Organized by DCBC, the event ran from April through May in its first year in 2002.
“During the first meeting, the speaker, Pastor Minho Song, challenged us to read the Bible. He recommended that we start reading the Book of Mark,” Armin said.

He added, “When I went home, I looked and looked but all I could find was the small Gideons Bible I received from Law School.”

He took the Bible and decided to read from the start.

"Right away, I could not put it down. I read and read,” he said.

Explaining his experience with the first three Gospels, Armin said, they appealed to his intellect. They gave him what he had long been searching for—a worldview and a philosophy alternative to Marxism and Leninism.

“Wow! This is what I’ve been looking for… Matthew, Mark and Luke blew my mind! They appealed to me intellectually and I felt they were reasonable. Everything was logical,” Armin’s voice cannot hide his excitement. Even his hands moved in tune with his words.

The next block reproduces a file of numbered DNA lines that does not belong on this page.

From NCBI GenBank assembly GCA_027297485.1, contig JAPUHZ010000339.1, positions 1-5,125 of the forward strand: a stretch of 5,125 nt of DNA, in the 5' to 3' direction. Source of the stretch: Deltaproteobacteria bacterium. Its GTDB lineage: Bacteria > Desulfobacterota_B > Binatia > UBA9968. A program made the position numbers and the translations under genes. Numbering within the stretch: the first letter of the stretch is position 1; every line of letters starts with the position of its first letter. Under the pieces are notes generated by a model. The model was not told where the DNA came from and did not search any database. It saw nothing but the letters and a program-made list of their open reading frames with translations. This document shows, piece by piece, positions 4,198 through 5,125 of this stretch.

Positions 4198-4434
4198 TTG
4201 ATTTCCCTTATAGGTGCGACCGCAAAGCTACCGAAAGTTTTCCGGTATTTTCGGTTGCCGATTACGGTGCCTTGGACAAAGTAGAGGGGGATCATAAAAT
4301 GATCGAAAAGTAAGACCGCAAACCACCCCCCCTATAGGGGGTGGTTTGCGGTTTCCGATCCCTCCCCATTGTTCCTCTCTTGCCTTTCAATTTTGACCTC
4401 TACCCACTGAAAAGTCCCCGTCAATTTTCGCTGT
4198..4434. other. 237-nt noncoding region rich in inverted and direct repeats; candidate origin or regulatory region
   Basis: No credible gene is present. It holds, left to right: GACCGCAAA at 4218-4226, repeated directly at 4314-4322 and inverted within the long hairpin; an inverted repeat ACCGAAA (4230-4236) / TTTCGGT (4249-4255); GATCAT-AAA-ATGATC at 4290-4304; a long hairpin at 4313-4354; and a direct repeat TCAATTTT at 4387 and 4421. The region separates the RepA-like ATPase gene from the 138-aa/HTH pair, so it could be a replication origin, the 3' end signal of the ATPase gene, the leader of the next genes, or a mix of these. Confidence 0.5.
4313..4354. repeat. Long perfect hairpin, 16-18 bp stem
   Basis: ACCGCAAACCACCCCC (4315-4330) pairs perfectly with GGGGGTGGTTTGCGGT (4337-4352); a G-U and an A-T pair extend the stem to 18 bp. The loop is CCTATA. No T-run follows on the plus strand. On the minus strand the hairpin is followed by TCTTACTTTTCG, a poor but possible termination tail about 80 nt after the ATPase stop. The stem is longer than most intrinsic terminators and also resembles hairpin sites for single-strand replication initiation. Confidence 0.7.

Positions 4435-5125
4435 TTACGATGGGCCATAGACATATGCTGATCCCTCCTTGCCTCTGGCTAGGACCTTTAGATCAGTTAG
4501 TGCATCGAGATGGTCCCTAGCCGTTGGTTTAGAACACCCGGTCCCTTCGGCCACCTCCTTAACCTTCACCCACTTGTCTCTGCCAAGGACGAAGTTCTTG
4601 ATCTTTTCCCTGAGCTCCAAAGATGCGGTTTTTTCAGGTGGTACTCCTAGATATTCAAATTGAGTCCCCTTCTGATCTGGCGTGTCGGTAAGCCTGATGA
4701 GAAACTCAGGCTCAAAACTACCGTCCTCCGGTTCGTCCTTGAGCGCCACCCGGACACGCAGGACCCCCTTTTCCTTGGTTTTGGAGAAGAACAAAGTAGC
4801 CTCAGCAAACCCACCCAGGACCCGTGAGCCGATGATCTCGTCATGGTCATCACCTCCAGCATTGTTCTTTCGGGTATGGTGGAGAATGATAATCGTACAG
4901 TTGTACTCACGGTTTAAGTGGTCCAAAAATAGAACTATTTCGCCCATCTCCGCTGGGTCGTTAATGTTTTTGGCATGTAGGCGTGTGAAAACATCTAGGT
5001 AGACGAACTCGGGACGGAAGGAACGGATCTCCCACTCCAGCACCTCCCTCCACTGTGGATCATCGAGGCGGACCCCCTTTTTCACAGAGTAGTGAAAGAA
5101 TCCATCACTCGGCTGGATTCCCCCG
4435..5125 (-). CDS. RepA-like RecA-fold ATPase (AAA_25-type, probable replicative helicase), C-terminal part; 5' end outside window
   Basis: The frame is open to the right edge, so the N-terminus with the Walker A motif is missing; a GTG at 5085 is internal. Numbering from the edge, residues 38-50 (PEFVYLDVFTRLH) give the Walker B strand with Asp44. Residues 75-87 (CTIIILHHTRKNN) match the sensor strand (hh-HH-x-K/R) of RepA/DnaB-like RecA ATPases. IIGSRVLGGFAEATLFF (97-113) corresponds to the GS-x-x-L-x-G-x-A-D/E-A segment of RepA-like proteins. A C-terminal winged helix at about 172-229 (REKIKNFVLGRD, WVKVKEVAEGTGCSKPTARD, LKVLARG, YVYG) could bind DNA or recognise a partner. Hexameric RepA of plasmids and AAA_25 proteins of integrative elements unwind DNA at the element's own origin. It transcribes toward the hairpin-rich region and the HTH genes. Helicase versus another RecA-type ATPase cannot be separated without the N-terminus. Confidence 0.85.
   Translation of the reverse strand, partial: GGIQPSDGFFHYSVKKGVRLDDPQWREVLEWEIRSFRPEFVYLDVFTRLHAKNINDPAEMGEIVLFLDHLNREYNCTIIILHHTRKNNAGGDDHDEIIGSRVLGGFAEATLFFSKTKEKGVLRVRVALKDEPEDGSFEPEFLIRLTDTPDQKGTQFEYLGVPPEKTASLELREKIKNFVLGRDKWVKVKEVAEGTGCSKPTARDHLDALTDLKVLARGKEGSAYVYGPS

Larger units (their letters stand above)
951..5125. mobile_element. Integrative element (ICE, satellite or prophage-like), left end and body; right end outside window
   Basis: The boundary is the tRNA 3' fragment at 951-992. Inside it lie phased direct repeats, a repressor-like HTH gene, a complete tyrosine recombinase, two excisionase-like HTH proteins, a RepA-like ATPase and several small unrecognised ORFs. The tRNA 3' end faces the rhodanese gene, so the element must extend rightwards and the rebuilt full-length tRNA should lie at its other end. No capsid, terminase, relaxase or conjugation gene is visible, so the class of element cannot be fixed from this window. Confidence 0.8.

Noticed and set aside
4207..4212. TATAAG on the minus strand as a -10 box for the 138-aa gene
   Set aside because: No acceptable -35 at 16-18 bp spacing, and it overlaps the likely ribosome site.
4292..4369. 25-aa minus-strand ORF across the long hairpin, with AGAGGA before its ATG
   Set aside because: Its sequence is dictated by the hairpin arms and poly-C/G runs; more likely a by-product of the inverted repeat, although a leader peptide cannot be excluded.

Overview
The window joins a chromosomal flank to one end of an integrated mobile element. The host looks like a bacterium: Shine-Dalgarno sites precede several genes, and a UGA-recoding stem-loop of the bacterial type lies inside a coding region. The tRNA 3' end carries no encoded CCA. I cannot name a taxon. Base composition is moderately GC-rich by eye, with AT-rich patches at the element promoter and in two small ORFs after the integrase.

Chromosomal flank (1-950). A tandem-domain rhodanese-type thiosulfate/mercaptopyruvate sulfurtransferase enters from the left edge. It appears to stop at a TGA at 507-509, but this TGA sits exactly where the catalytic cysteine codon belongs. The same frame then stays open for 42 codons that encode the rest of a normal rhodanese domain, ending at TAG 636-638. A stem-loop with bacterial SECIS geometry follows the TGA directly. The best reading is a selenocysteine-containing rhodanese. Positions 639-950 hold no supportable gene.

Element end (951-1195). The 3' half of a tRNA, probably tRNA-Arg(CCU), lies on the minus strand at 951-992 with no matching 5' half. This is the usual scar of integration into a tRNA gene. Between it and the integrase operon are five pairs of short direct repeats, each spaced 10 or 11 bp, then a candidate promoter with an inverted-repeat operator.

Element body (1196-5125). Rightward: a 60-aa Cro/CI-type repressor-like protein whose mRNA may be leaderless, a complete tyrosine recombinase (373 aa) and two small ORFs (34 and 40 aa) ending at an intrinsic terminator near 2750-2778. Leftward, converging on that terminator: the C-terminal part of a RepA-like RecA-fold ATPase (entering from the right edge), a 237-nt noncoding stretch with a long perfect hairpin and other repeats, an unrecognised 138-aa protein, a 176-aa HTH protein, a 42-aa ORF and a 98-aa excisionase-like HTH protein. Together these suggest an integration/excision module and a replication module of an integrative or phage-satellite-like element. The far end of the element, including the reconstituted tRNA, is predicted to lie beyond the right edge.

Then, like a father approaching his sleeping daughter, his voice went mellow. “Then I read the book of John.”

“John appealed to my heart. So it was not just an intellectual acceptance or intellectual satisfaction, I also experienced emotional satisfaction,” he added.

“In essence it was reading the Bible that converted me. This is what’s called ‘self affirming.’ The Bible affirmed itself in my life testimony,” he said.

By the end of the two-month Discovery Meetings, Armin was comfortable enough to join the Sunday service at DCBC. He was baptized on June that same year and ever since had been walking closely with the Lord.

He said it wasn’t automatic. When he accepted Jesus as personal Lord and Savior, there were still teachings which took time before he could fully accept by faith.

“I’m not saying that my study of the Bible is now complete. It’s a process and it’s continuing until today,” he said.

Little by little, he learned more and more in his own study of the Word and in group Bible studies and Sunday teachings. Now, the things that once ran contrary to his own belief system are treasured in his heart.

“The greatest change for me is more of the inside than the outside. I wasn’t a drunkard or a smoker or anything. What changed was my thinking. From essentially an atheist and an agnostic, I came to Christ through His Word,” he said.

Dok Z: The Educator and the Engineer

He was an early-bloomer. As young as four years old he already knew that one day he would become a civil engineer. Though at first he thought of becoming an architect, he reconsidered because he wanted something more than art. He loved science.